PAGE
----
Recently I’ve had several conversations with other artists about dry pastels, and found that many of them think pastels are a fairly difficult medium to use, due to their “permanent” nature.
While it’s true that the bright pigments of soft pastels are durable and long-lasting, there are still quite a few ways to correct mistakes or make changes as you go. The following three tips are my favorites for working with pastels:
1. Prevention goes a long way
When I first began using chalk pastels, I painted with abandon, working the lights and darks in with heavy strokes and paying little attention to my overall plan for the painting. Unfortunately, I would often reach what I think of as the “awkward middle” stage of the painting, and realize that I wanted to make significant changes.
While significant changes can be made, reworking an entire painting of thickly painted pastel becomes time-consuming and frustrating. I’ve since learned to slow down, work in lighter layers that can be deepened as I go, and keep my final goals in mind as I work.
If you do this, you’ll catch most of your mistakes before the marks are too dark or impossible to correct.
2. Pastel can be erased
It’s true—if done at the right time, with the right method, pastel marks can be removed from paper. The most important thing is to adjust your erasing style based on the type of paper you’re using.
For example, if I’m painting on toothy paper, I can use a bit of masking tape or a soft brush to flick stray pastel away without damaging the paper. This only works for lighter pastel marks however. If I need to wipe out an area of pastel that was applied a little more heavily, I’ll break out the erasers.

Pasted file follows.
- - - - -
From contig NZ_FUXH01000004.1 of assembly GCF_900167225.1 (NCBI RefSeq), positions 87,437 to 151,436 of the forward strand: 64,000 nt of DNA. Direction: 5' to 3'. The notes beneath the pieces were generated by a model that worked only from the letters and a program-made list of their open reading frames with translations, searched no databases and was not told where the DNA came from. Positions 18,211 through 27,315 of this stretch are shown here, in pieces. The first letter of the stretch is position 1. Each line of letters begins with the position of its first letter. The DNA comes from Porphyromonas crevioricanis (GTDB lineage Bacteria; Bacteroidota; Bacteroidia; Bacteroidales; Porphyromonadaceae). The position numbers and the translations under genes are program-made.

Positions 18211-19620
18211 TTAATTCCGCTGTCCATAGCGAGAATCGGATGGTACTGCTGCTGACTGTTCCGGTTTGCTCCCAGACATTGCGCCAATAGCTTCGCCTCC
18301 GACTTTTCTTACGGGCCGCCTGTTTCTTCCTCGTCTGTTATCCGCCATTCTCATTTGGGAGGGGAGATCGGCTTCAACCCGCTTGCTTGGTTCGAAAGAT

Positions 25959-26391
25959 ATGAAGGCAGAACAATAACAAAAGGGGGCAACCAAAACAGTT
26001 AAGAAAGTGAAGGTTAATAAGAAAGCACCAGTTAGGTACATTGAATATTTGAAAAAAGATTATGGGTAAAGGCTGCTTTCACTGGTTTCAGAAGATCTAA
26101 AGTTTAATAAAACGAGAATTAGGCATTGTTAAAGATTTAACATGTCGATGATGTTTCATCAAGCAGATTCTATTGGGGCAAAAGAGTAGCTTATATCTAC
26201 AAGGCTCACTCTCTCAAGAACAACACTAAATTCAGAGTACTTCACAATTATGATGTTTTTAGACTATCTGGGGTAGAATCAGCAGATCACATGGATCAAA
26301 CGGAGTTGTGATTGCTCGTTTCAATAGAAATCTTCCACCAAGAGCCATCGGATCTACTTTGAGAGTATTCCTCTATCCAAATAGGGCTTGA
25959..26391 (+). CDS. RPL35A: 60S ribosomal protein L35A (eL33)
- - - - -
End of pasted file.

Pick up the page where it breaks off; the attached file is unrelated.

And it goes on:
If you have pastel pencils, the erasers on the pencils often work just fine. Many artists prefer kneaded erasers, but if you’re out of those and you’ve got some fresh bread handy, it too can be kneaded into ball and used as an excellent erasing tool.
I also keep a white vinyl eraser handy, but it’s pretty easy to smear the pastel, so be careful if you use something like this. First, brush any loose pastel away, or use a kneaded eraser to lift it away. Remember that erasing can affect the texture of your surface, so make sure to work gently to lift the pastel away rather than scrubbing at it.
3. Knock it back with a brush
I love to use brushes to blend my pastels with water, but I also keep them around for reworking my dry pastel paintings. If you want to make big changes to a soft pastel painting, you can take a stiff brush and knock the pigment back by going over the painting with short, strong strokes.
(This will produce a lot of excess dust, so be careful to dispose of it without breathing it in as you brush.)
There will still be plenty of pastel on the paper, but with a light layer of spray fixative, you can essentially paint over your first layer, making whatever changes you desire.
The number of times you can use this method in one painting depends on the durability of your surface and the quality of your pastels—I try to limit pastel paintings to one major overhaul if I feel the need to use this method, since the paper can only handle so much abuse. It really all goes back to prevention, and trying to work mindfully so that I don’t lose my way as I paint.
Hopefully these tips will help you feel more confident and ready to take on pastel painting in the future—I know they’ve helped me! Good luck!
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